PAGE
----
The asymmetry observed in the skeletal system can be caused by both mechanical effects and genetic factors. Asymmetry is used in the skeletal system as a method that best reflects the variations that may occur in the study of the limbs. Asymmetry, especially in the upper extremities, is due to the fact that there is more freedom of movement. On the other hand, if the symmetry of the upper extremities is broken in favor of one side, the contralateral side is superior and advanced in the lower extremities. Numerous experiments on the upper extremities have shown that the main cause of bilateral asymmetry is side choice [18, 19, 20].

Asymmetry in the muscles can damage not only the esthetic structure, but also health. Muscles of different strengths can cause damage to the spine and other structures by creating completely different pressure points.

This condition is most often seen in people who have an inversely proportional shortness on one side of the hamstring muscles.

In isokinetic compression, the rate of skeletal muscle contraction is constant. In isokinetic compressions, each movement is performed at a constant speed due to the destination. On the contrary, in isotonic compression, it is impossible to keep the speed constant in a certain motion.

In isokinetic compressions, motion occurs in three separate phases.

  1. acceleration phase: acceleration phase of motion;

  2. isokinetic loading: the phase at which the motion is performed at a constant speed and equal resistance;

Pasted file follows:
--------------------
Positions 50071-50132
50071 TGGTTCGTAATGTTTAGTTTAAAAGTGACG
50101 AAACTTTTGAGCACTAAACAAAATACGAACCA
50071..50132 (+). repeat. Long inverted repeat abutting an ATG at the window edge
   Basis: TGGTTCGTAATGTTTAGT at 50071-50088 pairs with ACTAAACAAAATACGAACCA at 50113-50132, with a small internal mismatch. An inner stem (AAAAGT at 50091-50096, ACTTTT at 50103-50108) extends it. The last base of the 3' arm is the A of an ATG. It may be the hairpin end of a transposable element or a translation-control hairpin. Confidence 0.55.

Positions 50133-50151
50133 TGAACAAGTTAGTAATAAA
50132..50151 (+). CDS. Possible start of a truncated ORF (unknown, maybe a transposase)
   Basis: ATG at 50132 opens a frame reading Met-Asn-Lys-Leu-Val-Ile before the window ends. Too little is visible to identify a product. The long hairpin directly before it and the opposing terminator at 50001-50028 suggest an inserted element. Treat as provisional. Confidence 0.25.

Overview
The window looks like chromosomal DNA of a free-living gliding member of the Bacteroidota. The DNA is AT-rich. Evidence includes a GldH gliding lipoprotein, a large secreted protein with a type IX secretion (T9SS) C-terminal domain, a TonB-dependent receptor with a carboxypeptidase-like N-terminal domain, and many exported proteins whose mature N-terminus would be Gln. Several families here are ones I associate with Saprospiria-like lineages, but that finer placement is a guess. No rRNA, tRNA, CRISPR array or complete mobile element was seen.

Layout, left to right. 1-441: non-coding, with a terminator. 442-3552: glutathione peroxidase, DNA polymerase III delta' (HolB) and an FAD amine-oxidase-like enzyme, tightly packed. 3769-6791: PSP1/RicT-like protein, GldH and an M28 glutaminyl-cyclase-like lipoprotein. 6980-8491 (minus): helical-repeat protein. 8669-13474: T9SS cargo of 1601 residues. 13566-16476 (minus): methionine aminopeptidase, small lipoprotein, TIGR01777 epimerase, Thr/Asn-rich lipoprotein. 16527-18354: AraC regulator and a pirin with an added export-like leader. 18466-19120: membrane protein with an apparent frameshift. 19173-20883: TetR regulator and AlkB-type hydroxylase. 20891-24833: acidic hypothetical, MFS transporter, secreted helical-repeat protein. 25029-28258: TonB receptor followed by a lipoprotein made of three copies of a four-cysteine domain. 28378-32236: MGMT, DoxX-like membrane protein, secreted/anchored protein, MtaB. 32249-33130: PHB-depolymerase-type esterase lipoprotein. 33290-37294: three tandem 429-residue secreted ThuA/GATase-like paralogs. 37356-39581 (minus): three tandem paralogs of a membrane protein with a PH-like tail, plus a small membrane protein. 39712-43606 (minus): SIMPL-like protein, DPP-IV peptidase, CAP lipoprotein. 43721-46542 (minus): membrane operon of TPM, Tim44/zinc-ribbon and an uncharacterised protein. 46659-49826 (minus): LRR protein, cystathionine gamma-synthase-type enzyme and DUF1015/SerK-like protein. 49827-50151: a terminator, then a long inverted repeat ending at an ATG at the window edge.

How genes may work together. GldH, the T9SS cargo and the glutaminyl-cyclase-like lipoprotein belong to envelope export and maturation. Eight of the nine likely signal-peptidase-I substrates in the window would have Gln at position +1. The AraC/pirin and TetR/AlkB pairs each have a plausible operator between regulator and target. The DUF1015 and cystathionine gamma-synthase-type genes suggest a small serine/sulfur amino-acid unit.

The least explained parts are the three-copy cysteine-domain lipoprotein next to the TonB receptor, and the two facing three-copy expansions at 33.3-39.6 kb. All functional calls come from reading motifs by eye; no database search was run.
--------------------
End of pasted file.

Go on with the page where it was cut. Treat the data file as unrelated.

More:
3. deceleration phase: the deceleration phase before the movement is completed.

Since the speed is not constant during the acceleration and deceleration phases, the physical activity performed at this stage cannot be considered isokinetic. Since the optimal test speeds for each joint movement are not known, it is important to find the angular velocities with the isokinetic loading range of the joints. In this regard, the estimates made with an isokinetic dynamometer calculate the peak torque, work, and power parameters corresponding to the isokinetic range.

As the speed of the dynamometer increases, the time of the compression and deceleration phases increases, and the phase time with the main isokinetic load decreases. Studies have shown that serious errors in assessment can occur if these three phases are not taken into account during flexion-extension movements performed at different angular velocities. Therefore, the assessment of the isokinetic loading phase, especially at high angular velocities, may be important for the correct interpretation of the data.

With the development of technology, as in many areas, there have been developments in the field of strengthening and rehabilitation of human muscles. In general, isometric and isotonic (concentric- eccentric) compression types are used to strengthen the muscle. This is especially important in the assessment of dynamic neuromuscular capabilities in sports and in the quantitative assessment of outcomes. In order to determine the muscle capacity that can occur during dynamic muscle contraction (construction), it is necessary to measure the force and force exerted at a certain angular velocity. These values are quantified with an isokinetic dynamometer [21, 22, 23, 24].

The purpose of the research and the problem statement.

Formulas used in the calculation of muscle strength and research-related terms.

Force (F) is defined as a physical quantity that stops motion or turns stagnation into motion, the unit of which is Newton (N).

Work (W) is the force applied at a certain distance; the unit is the Newton-meter (Nm) or Coul. The work done does not depend on time. Mathematical formula: W = F·d (where d is the distance).